The post-merger era is a useful data point because it also marks when we have legitimately useful statistical data – the league began tracking individual turnovers in 1977-78.
Since that time, Jordan and James are in a league of their own. They rank first and second respectively in career Player Efficiency Rating and career BPM, and while a few current players theoretically are nipping at their heels at the moment – most notably James’s phenomenal teammate Davis – none of these players have played a minute in his 30s (when the numbers will presumably decline and lower the career average).
By these metrics, the average season of Jordan’s and James’s prime years was better than any individual season by Tim Duncan, Kobe Bryant, Larry Bird or Magic Johnson. In terms of great individual seasons, only a few other players ever scaled the heights that Jordan and James hit routinely, and even they could only stay in those clouds for a year or two before sinking earthward.
Between the in-season production, the longevity, and the rings and NBA Finals appearances, I don’t think any serious analyst could put another player from the post-merger era ahead of LeBron and Jordan.
Hollinger has a long and convincing discourse examining the two obvious candidates who played entirely or partly before the 1977 NBA-ABA merger, Bill Russell and Kareem Abjul-Jabbar, and why Jordan and James are even better.
The really amazing thing about both careers is that they’ve been even better in the playoffs. Not just as good - better. Most players in most seasons are worse in the postseason than the regular season, and it’s not a big secret why: Without any Wizards or Knicks to kick around, the level of competition is significantly more difficult. The deeper a team advances, the harder it gets. Just ask the Heat.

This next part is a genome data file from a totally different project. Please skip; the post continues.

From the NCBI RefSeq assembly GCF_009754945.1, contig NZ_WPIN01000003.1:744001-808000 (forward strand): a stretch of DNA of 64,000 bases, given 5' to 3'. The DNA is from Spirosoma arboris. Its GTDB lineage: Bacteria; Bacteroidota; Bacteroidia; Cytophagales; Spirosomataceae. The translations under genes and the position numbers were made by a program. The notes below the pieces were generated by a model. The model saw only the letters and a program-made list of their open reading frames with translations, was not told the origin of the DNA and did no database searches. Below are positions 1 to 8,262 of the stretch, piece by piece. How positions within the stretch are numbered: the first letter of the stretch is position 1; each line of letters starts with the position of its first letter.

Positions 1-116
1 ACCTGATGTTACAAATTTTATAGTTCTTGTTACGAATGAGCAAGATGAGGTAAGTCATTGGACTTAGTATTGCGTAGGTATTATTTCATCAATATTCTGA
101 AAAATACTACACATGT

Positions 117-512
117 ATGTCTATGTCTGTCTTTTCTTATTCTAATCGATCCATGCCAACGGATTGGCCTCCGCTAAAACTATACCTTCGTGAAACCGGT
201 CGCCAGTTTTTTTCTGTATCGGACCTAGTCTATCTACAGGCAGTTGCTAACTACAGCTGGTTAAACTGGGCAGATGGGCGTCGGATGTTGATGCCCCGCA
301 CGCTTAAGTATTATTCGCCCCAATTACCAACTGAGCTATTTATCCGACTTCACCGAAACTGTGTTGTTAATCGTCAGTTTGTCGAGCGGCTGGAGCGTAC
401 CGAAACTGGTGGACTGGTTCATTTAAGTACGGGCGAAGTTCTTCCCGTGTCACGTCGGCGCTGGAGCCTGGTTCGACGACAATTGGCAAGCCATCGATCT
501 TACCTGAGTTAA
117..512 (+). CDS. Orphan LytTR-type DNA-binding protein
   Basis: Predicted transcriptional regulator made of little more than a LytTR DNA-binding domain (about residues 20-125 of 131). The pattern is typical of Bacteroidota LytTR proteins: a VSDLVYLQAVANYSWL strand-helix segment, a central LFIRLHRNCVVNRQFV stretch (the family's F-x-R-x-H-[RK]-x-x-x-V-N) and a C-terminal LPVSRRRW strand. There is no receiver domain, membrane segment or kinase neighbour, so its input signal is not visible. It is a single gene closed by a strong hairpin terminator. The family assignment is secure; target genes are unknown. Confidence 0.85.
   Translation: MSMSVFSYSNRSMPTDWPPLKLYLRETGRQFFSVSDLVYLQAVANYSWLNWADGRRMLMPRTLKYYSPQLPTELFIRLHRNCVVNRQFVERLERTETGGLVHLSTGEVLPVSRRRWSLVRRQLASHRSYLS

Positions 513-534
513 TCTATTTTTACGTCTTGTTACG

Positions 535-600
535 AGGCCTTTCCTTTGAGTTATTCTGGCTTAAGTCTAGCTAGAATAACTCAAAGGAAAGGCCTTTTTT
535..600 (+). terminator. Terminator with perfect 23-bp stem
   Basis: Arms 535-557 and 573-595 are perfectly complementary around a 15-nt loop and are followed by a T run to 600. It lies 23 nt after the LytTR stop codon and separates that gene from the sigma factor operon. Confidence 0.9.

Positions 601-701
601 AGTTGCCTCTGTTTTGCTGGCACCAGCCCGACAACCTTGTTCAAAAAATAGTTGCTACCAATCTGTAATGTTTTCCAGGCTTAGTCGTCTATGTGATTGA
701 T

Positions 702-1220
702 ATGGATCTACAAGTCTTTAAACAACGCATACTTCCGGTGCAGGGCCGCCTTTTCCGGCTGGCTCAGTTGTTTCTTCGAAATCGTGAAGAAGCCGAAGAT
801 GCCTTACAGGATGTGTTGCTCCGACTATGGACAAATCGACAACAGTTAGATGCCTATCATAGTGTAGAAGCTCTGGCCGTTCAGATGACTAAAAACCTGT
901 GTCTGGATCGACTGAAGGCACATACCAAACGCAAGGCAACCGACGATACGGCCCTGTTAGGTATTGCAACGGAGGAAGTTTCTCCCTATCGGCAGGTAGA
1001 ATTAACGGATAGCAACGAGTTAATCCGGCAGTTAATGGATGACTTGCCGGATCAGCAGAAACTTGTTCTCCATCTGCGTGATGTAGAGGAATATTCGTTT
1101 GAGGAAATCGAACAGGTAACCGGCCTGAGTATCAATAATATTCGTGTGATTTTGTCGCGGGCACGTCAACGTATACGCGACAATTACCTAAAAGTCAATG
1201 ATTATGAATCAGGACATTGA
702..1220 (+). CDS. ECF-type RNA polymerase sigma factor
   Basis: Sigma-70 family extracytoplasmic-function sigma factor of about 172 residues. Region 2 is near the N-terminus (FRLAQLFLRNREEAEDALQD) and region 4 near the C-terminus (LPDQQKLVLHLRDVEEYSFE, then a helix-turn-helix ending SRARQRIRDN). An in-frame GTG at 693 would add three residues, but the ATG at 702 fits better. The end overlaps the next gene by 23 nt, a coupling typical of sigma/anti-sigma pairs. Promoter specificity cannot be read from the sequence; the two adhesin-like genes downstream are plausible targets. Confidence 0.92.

As a result, if you just scan a list of the top statistical regular seasons, it might take you a while to figure out how far ahead of everyone else James and Jordan have been. Comparing postseason stats makes it forehead-slap obvious.
Make a list of the top postseasons and it quickly becomes apparent that James and Jordan occupy a completely different stratosphere than any other player of the past 50 years.
By BPM, James has eight of the top 20 postseasons, Jordan has seven, and the entire rest of humanity has five. The top 11 postseasons all belong to Jordan and James.
By PER, it’s almost as stark. Jordan and James have the top five seasons and 13 of the top 20. Eight of those seasons belong to James. It’s slightly more generous to the “everybody else who played in the last 50 years” category because four Shaquille O’Neal seasons crash the party.
What distinguishes James from Jordan is how long he has dominated.
What’s so amazing about that 2019-20 listing from James is how much older he is than everyone else on the list. Jordan had his last season of this caliber at age 34, and it’s 19th on the list. All the others were well within the prime of their careers. But here’s LeBron, with his age-32, -33 and -35 seasons making the list.
Even in 2019-20, James is the last name on the list … having a postseason equaled by only five other players in post-merger history (by BPM, per the chart above) … but one that he himself has eclipsed seven other times.
Look at the two names on that chart again. Jordan and James are the top 10 entries and 15 of the top 22. When it comes to playoff dominance, they’re truly in a league of their own.
This was all written last week, before James’ dominant performance last night. Still, Hollinger is inclined to give the nod to Jordan for now—precisely because the game is so different now.
Jordan played in an era where it was much harder for a perimeter player to dominate and most of the top players were centers. James’s era, by contrast, is one where perimeter players are ascendant.
In the current era, nobody has matched James’s numbers, but players like Antetokounmpo, Steph Curry, James Harden and Kevin Durant haven’t been too far away.
Meanwhile, Jordan was the best perimeter player of the ’90s. And the second-best was … John Stockton? Clyde Drexler? Grant Hill for that one year? Especially after Magic Johnson retired in 1991, nobody came anywhere close.